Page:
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Do You Know How Lawsuits Work?

Do you know how lawsuits work? This is critical to know if you think you might need to file one yourself, and it’s also important should you ever be the target of one. Keep reading this article to learn how lawsuits work as a general process.

Lawsuits get filed daily. According to Citizens For A Sound Economy, state courts process more than 15 million lawsuits every year, costing nearly $2 billion. Product liability cases are actually half of what they were 20 years ago, but courtroom dockets still get clogged. Many courts encourage parties to settle disputes outside the courtroom, often requiring mediation prior to an actual trial.

A pre-litigation investigation is usually necessary prior to filing a lawsuit. This is where an attorney consults a client or prospective one, in order to determine the merits of the case, the likelihood of recovery, and if filing makes sense. A pre-litigation investigation might also involve the lawyer reaching out to potential witnesses, going over documents, and doing legal research.

If an attorney decides that the lawsuit is worth it, the client can then file their complaint with a clerk of court. That complaint is usually the document which details any accusations are being leveled against a defendant or group of defendants. The named defendant gets a copy of that complaint, along with the served summons, before they answer the complaint.

Defendants almost always deny any allegations leveled at them. That’s when the discovery process starts. A discovery process can include things like depositions, subpoenas for records, requests for mental and physical examinations, and interrogatories. Pre-trail conferences are typically the next step, and these happen in a courtroom, but prior to the actual trial. The intent of a pre-trial conference is allowing a judge the chance to figure out if a case needs to go either to arbitration or an actual trial.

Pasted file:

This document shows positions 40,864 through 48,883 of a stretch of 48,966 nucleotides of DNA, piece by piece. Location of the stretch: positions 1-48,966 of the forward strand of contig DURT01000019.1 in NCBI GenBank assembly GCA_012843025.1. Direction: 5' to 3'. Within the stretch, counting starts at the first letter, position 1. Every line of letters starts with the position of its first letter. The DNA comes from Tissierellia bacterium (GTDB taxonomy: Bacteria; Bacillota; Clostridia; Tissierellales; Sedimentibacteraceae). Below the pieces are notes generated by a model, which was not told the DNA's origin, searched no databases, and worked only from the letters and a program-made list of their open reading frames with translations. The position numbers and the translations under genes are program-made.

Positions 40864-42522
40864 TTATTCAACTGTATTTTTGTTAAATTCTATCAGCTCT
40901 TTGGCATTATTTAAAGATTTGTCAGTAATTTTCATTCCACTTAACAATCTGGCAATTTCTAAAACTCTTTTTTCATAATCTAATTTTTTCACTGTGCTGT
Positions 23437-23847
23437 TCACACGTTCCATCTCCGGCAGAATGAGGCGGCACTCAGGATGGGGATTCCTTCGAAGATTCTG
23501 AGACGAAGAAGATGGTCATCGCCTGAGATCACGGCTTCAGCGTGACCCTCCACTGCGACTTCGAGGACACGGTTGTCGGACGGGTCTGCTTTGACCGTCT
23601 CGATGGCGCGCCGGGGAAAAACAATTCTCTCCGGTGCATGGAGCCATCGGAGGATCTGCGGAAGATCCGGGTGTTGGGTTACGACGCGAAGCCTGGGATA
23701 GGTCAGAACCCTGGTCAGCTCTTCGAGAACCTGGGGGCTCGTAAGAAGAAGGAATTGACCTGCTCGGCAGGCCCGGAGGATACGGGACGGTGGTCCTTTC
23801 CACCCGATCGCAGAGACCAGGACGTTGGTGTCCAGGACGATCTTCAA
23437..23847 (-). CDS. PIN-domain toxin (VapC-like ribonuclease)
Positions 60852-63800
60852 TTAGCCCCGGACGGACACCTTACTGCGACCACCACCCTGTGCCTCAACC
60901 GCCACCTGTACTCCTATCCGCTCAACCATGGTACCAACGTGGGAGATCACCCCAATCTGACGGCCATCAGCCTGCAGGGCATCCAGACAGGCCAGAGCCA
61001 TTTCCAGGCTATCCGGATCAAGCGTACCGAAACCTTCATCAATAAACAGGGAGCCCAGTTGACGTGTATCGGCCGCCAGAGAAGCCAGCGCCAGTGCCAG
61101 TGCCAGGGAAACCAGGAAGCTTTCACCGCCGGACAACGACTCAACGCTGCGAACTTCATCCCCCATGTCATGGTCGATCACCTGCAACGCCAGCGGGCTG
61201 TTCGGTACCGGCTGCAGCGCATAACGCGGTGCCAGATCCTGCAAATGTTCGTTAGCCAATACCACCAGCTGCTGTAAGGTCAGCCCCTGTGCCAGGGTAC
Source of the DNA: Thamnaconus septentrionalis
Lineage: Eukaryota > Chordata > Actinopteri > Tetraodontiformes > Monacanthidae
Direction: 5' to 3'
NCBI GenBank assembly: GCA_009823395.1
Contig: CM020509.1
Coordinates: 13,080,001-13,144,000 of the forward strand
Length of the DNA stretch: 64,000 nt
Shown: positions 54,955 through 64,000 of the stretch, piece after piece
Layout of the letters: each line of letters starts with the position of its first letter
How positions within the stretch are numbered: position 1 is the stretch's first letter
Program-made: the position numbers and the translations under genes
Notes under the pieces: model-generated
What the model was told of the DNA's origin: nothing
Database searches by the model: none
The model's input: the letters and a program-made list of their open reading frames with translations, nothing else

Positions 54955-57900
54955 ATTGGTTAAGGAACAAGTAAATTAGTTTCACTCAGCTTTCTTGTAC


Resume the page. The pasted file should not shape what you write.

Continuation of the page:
A judge might also establish a potential date for a settlement, as well as a deadline when either side of the current case identifies their expert witnesses. A settlement conference often follows the pre-trial conference. This settlement conference might be voluntary, but it is sometimes mandatory. A mandatory settlement conference is usually scheduled and presided over by the judge assigned to the case. That judge meets both sides of any lawsuit, providing their opinions regarding the case.

The judge then attempts facilitating a potential settlement among the involved parties prior to trial. Voluntary settlements often follow a similar path, although the presiding or observing party might be a retired judge or attorney both sides consider a neutral third party. Settlement alternatives include mediation and arbitration. In arbitration, a third-party attorney or a retired judge hears evidence and arguments from both sides before rendering all of them their written decision. Mediation is a process in which a presiding party oversees discussions involving the parties resolve any difference.

The attorney’s role in a lawsuit is the zealous representation of their client in the litigation process, advising their client of all crucial case developments, as well as how they impact the values and merits of the case. A client’s role in a lawsuit, once filed, is to stay ready to give their attorney all assistance they need during the various litigation phases, including deposition, discovery, interrogatories, and investigation.

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